Supply chain, inflation issues threaten small bus market

Oct. 4, 2022
A joint letter from CTAA, APTA and AASHTO requests assistance from USDOT to secure additional chassis for the small bus market.

Rural, small city, paratransit and nonemergency medical transportation providers in the U.S. have experienced cancellations of small bus contracts, price increases between 30 and 70 percent and growing wait times to receive delivery of these vehicles.

The estimated backlog of 20,000 vehicles is expected to grow significantly in 2023 and may take five to seven years to recover.

According to a Community Transportation Association of America (CTAA) survey in August, these factors have led to 80 percent of respondents feeling highly concerned with the state of standard vehicle replacements.

CTAA, with the American Public Transportation Association (APTA) and the American Association of State Highway and Transportation Officials (AASHTO), sent a letter to U.S. Department of Transportation Secretary Pete Buttigieg requesting the department’s assistance to make more small bus chassis available to the market and streamline procurement regulations.

The organizations note the historic levels of funding made available to public transit through the Infrastructure Investment and Jobs Act, but express concern the “burgeoning crisis in the small bus industry” threatens to stifle the impact of the act on the transit industry.

CTAA, APTA and AASHTO asked the secretary for assistance in the following areas:

  • Increase availability of chassis by encouraging manufacturers (the letter specifically mentions Ford) to set aside units for transit use and small buses.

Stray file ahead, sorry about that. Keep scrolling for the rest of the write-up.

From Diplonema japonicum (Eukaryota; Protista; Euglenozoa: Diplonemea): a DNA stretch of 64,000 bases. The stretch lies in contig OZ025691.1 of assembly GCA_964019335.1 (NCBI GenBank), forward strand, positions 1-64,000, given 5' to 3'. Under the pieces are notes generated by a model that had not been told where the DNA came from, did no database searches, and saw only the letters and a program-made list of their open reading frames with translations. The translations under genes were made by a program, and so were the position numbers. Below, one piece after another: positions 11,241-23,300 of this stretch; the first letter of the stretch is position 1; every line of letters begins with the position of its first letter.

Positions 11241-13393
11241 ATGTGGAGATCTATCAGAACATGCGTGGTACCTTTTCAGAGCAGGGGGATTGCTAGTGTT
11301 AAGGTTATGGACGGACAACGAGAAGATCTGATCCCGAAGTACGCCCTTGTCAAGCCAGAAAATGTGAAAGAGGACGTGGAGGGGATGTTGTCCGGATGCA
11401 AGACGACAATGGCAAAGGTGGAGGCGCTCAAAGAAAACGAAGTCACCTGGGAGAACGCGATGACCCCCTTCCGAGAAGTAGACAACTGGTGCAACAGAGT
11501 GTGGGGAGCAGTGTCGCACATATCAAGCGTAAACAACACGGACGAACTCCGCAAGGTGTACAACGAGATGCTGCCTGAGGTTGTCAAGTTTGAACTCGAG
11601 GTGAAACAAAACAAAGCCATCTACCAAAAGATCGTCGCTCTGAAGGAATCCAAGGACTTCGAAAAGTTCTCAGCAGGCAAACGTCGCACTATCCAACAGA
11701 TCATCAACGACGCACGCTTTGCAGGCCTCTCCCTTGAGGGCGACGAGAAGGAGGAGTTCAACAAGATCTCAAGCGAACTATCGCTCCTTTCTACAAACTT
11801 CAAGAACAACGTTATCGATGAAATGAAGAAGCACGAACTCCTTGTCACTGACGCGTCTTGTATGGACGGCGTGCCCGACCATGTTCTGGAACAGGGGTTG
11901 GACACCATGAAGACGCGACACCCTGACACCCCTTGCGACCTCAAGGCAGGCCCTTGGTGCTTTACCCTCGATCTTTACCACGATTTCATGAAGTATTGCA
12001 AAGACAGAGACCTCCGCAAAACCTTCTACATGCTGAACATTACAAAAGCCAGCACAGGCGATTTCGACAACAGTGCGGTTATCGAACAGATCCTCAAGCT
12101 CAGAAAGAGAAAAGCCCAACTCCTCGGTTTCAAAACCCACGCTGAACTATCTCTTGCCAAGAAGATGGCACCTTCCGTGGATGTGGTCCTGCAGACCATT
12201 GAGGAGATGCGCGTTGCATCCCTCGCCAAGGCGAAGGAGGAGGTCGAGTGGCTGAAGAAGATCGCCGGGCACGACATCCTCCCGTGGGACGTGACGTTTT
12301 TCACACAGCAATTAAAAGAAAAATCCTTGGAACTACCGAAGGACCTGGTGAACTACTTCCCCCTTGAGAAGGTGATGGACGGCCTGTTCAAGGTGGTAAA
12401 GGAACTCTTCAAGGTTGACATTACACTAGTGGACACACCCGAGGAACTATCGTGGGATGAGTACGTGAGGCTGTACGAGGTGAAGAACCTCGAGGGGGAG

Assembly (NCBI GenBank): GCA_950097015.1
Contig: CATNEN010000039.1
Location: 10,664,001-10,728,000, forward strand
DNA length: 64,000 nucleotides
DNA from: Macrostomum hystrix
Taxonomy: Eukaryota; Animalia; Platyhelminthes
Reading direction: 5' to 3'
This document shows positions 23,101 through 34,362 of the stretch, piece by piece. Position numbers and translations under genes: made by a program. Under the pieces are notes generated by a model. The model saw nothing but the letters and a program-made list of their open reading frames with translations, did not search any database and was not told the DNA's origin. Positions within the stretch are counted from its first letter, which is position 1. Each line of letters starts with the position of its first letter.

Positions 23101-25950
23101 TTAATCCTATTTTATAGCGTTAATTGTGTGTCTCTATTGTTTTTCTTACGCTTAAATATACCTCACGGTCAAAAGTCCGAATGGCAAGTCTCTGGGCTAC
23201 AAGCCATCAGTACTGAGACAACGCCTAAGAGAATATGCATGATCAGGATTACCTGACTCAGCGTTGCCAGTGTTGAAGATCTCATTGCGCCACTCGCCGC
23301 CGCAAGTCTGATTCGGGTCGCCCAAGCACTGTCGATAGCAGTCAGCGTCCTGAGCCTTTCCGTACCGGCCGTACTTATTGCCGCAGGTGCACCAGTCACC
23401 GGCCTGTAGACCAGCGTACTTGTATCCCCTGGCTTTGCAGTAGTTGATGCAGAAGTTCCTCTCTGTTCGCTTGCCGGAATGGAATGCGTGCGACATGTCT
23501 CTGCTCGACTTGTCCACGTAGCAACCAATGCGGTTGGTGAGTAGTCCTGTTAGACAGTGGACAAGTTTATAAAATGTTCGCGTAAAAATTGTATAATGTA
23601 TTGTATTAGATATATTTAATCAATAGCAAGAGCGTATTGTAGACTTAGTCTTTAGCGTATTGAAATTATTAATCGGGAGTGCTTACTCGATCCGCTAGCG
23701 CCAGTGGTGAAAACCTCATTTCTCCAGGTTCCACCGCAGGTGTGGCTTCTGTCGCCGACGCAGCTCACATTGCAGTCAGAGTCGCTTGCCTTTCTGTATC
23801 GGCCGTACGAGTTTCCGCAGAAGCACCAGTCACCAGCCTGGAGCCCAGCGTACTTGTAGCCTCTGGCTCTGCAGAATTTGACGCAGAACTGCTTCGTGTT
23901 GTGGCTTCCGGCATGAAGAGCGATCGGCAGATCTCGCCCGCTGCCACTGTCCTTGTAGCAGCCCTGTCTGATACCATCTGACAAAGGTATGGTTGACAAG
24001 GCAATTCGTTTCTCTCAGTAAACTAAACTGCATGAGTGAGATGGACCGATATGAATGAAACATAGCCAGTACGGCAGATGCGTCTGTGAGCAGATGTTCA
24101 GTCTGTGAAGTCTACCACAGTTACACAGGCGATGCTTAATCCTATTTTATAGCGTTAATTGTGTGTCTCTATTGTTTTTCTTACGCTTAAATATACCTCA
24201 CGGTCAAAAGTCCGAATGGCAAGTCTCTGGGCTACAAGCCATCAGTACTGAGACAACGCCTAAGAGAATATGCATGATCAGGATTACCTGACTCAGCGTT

• Streamline procurement regulations to emphasis flexibility and use the vehicle backlog, nationally, to determine the timeframe for these procurement process changes.
  • Expand the Federal Transit Administration’s (FTA) proposed Buy America general nonavailability waiver for passenger vans (87 Fed. Reg. 43101) to include waiving Buy America requirements for small buses and vans when manufacturers are not able to guarantee delivery within 12 months or less of an order. Use this temporary waiver to incent manufacturers to locate production facilities in the United States.
  • Offer clear guidance to FTA grantees on whether, when and how to amend bus procurements or reprogram funds when vehicles as specified cannot be delivered under the terms of a procurement agreement.

“We strongly encourage the U.S. Department of Transportation to help the public transit industry secure additional chassis for the small bus market. It is critical to our shared goal of ensuring that the Bipartisan Infrastructure Law provides unparalleled opportunities to all Americans,” the letter concludes.

About the Author

Mischa Wanek-Libman | Group Editorial Director

Mischa Wanek-Libman serves as editor in chief of Mass Transit magazine and group editorial director of the Infrastructure and Aviation Group at Endeavor Business Media. She is responsible for developing and maintaining the editorial direction of the group and is based in the western suburbs of Chicago.

Wanek-Libman has spent more than 20 years covering transportation issues including construction projects and engineering challenges for various commuter railroads and transit agencies. She has been recognized for editorial excellence through her individual work, as well as for collaborative content. 

She is an active member of the American Public Transportation Association's Marketing and Communications Committee and serves as a Board Observer on the National Railroad Construction and Maintenance Association (NRC) Board of Directors.  

She is a graduate of Drake University, where she earned a Bachelor of Arts degree in Journalism and Mass Communication with a major in magazine journalism and a minor in business management.